I remember my mum waving flashcards in front of my face as a child. I think they were probably considered one of the “how to be a good parent” tools of the 70’s. Parenting trends are a bit like the articles I see instructing us on what we should and shouldn’t be eating; they change according to the advertiser’s needs – sorry I mean the latest research. It seems advice changes so frequently that unbeknown to us we’re probably all in a constant state of confusion about everything as nobody really knows what they should or shouldn’t be doing for the best. It appears it’s no different when it comes to finding ways of supporting and encouraging our children to read when often the information available can be just as conflicting.
I don’t really think flashcards are an evil reading tool, I don’t feel traumatised by my experience of them as a child either or that they impaired my reading skills in any way but some have proposed a number of convincing arguments to the contrary.
Let’s get critical.
The biggest criticism of flashcards is that they limit interpretation. As they lead the reader towards the association of a single picture with a single word they are not allowing for variance of a word such as the type of dog, car or colour for instance. This suggests flashcards are only teaching a child how to associate a word with a picture through sight opposed to understanding it and learning to read.
Another criticism is that as the words on flashcards are out of context they serve to introduce an unnecessary additional layer in the steps required to interpret and understand a word when it is in context. In everyday terms this means they guide the reader into taking the long route to learning.
Hail praise to all flashcards.
On the other hand retaining a number of words by sight (reading them as seen, opposed to sounding them out) is considered a good thing because it allows for smoother, more continuous reading which gives the brain more time to think about meaning and comprehension.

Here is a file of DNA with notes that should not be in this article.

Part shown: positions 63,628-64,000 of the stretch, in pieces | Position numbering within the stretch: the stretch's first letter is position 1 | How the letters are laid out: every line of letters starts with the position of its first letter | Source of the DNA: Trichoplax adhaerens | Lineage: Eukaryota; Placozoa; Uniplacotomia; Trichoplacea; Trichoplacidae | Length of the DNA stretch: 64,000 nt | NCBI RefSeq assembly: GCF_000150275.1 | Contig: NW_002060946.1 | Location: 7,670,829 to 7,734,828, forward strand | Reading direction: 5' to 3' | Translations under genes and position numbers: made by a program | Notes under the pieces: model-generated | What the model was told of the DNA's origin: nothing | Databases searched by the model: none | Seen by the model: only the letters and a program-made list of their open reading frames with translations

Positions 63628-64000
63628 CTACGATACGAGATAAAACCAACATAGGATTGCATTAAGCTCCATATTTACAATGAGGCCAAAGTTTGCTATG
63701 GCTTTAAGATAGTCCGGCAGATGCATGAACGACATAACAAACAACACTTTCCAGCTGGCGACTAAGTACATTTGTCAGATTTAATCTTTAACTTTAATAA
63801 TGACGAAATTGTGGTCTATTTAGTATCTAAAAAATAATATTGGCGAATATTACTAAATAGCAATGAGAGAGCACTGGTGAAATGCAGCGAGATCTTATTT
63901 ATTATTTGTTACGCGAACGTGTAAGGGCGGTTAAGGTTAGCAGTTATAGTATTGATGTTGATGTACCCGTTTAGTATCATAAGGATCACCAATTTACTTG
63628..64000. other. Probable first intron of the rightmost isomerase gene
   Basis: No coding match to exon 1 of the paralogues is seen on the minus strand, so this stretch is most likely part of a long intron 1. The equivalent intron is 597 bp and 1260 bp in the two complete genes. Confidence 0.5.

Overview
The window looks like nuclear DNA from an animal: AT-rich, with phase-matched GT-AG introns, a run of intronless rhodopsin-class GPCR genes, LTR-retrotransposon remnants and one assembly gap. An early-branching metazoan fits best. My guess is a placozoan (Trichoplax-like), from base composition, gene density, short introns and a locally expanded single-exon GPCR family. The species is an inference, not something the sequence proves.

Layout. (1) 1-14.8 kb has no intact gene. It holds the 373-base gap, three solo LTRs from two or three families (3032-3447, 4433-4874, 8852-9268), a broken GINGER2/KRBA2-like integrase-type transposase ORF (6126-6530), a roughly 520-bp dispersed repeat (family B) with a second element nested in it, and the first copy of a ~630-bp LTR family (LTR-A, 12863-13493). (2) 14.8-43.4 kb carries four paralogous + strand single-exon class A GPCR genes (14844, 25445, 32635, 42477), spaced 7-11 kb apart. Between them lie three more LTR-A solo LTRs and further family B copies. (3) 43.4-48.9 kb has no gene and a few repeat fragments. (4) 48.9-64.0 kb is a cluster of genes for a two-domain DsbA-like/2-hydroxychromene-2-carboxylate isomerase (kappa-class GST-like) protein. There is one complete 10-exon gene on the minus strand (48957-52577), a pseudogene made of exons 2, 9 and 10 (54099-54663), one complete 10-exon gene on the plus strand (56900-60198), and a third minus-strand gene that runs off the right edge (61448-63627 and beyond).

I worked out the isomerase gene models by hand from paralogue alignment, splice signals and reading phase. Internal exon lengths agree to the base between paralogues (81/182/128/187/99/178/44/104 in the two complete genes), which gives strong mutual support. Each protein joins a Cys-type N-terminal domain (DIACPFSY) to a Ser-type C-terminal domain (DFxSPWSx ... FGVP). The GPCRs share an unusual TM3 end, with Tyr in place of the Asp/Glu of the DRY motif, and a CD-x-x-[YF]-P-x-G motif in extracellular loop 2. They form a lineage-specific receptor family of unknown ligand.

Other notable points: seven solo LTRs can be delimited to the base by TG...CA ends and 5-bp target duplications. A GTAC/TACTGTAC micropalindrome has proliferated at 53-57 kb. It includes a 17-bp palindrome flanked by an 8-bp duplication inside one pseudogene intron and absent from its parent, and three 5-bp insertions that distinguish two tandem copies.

In addition for those who have a dominant visual memory flashcards can act as an added aid for imprinting the word formation in the reader’s mind through the use of colour, shape and images.
As parents, it is our natural instinct to want to do the right thing for our children (whatever that may be) and if taken verbatim, it is contradictory advice like this which can feed the innate panic mechanism within us . However if you’re searching the internet for the “right thing to do” or solely relying on small scientific studies to appease your fears you are missing a vital ingredient; and that is to trust your own judgement.
Many articles are only one person’s opinion and many of the studies have only been conducted on a minuscule percentage of the population where their sole purpose is to uncover a similarity within differences in order to neatly file any traits or habits under one category. It never does any harm to question if a study is truly looking for the ultimate answer that we seek or if the researchers are merely looking for the answer that they think it is?
That’s not to say that all the information we find is nonsense but it does mean that the information that may be right for one person may not be right for the next. So when it comes to helping your own children to read, don’t limit yourself to one isolated method or be afraid to explore new methods and techniques but discover the options and give yourself a break. Listen to your gut feeling as to which methods you think are best suited to your child.
Further links on the topic of flashcards: